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Lawyers treated to Time for Three on World IP Day

May 20, 2015
Dave Stafford
From Johannes Brahms’ “Hungarian Dance No. 5” to Robin Thicke’s “Blurred Lines,” what’s legal and what isn’t when it comes to musical performances shared center stage with the Time for Three trio during Indianapolis’ World IP Day event April 27.
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  1. Whether you support "gay marriage" or not is not the issue. The issue is whether the SCOTUS can extract from an unmentionable somewhere the notion that the Constitution forbids government "interference" in the "right" to marry. Just imagine time-traveling to Philadelphia in 1787. Ask James Madison if the document he and his fellows just wrote allowed him- or forbade government to "interfere" with- his "right" to marry George Washington? He would have immediately- and justly- summoned the Sergeant-at-Arms to throw your sorry self out into the street. Far from being a day of liberation, this is a day of capitulation by the Rule of Law to the Rule of What's Happening Now.

  2. With today's ruling, AG Zoeller's arguments in the cases of Obamacare and Same-sex Marriage can be relegated to the ash heap of history. 0-fer

  3. She must be a great lawyer

  4. Ind. Courts - "Illinois ranks 49th for how court system serves disadvantaged" What about Indiana? A story today from Dave Collins of the AP, here published in the Benton Illinois Evening News, begins: Illinois' court system had the third-worst score in the nation among state judiciaries in serving poor, disabled and other disadvantaged members of the public, according to new rankings. Illinois' "Justice Index" score of 34.5 out of 100, determined by the nonprofit National Center for Access to Justice, is based on how states serve people with disabilities and limited English proficiency, how much free legal help is available and how states help increasing numbers of people representing themselves in court, among other issues. Connecticut led all states with a score of 73.4 and was followed by Hawaii, Minnesota, New York and Delaware, respectively. Local courts in Washington, D.C., had the highest overall score at 80.9. At the bottom was Oklahoma at 23.7, followed by Kentucky, Illinois, South Dakota and Indiana. ILB: That puts Indiana at 46th worse. More from the story: Connecticut, Hawaii, Minnesota, Colorado, Tennessee and Maine had perfect 100 scores in serving people with disabilities, while Indiana, Georgia, Wyoming, Missouri and Idaho had the lowest scores. Those rankings were based on issues such as whether interpretation services are offered free to the deaf and hearing-impaired and whether there are laws or rules allowing service animals in courthouses. The index also reviewed how many civil legal aid lawyers were available to provide free legal help. Washington, D.C., had nearly nine civil legal aid lawyers per 10,000 people in poverty, the highest rate in the country. Texas had the lowest rate, 0.43 legal aid lawyers per 10,000 people in poverty. http://indianalawblog.com/archives/2014/11/ind_courts_illi_1.html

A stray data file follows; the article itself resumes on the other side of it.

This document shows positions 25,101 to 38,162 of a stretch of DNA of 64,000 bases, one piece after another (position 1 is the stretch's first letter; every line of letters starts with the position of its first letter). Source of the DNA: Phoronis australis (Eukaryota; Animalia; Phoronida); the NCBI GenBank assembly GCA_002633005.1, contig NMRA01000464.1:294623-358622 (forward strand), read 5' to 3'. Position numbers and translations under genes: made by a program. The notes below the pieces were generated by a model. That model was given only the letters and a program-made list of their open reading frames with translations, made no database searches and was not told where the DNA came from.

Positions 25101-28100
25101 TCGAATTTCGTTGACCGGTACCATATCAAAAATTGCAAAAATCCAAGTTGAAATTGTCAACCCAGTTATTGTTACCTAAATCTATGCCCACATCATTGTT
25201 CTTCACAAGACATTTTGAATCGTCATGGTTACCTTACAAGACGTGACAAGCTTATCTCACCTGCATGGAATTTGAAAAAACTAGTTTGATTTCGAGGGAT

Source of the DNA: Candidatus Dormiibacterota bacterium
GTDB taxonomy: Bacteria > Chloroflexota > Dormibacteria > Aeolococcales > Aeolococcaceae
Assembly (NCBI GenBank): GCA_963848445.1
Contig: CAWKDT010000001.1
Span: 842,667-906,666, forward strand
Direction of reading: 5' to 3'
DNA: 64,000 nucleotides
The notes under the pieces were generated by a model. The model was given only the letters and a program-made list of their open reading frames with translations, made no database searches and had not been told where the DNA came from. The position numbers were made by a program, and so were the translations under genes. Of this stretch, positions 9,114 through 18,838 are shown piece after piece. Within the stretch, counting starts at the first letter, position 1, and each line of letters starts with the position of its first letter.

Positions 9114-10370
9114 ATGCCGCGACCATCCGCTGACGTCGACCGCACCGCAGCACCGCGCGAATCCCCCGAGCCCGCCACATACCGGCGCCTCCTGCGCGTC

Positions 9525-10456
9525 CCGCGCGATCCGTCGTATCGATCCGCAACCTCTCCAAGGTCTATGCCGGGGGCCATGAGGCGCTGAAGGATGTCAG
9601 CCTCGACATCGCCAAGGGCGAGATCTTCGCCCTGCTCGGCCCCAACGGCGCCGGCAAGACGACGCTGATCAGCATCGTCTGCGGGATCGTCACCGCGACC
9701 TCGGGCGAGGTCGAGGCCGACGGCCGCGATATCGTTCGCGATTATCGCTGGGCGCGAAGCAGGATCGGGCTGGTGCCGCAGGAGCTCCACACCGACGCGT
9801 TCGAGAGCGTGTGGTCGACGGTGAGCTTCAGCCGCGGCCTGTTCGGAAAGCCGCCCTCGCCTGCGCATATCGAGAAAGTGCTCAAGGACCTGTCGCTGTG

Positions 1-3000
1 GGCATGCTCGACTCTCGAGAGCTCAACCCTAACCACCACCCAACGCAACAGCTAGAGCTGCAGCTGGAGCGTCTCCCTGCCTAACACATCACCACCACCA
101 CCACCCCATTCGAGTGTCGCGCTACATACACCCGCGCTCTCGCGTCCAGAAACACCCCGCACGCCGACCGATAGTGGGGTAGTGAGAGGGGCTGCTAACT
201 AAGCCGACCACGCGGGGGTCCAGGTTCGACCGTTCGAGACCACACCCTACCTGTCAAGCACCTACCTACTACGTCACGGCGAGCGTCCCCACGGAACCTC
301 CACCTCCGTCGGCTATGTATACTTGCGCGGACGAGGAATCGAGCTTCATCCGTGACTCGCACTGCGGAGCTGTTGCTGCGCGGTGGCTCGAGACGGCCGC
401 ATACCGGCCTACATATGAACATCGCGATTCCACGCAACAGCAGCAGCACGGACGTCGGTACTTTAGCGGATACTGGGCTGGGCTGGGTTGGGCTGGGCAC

5. A very thorough opinion by the federal court. The Rooker-Feldman analysis, in particular, helps clear up muddy water as to the entanglement issue. Looks like the Seventh Circuit is willing to let its district courts cruise much closer to the Indiana Supreme Court's shorelines than most thought likely, at least when the ADA on the docket. Some could argue that this case and Praekel, taken together, paint a rather unflattering picture of how the lower courts are being advised as to their duties under the ADA. A read of the DOJ amicus in Praekel seems to demonstrate a less-than-congenial view toward the higher echelons in the bureaucracy.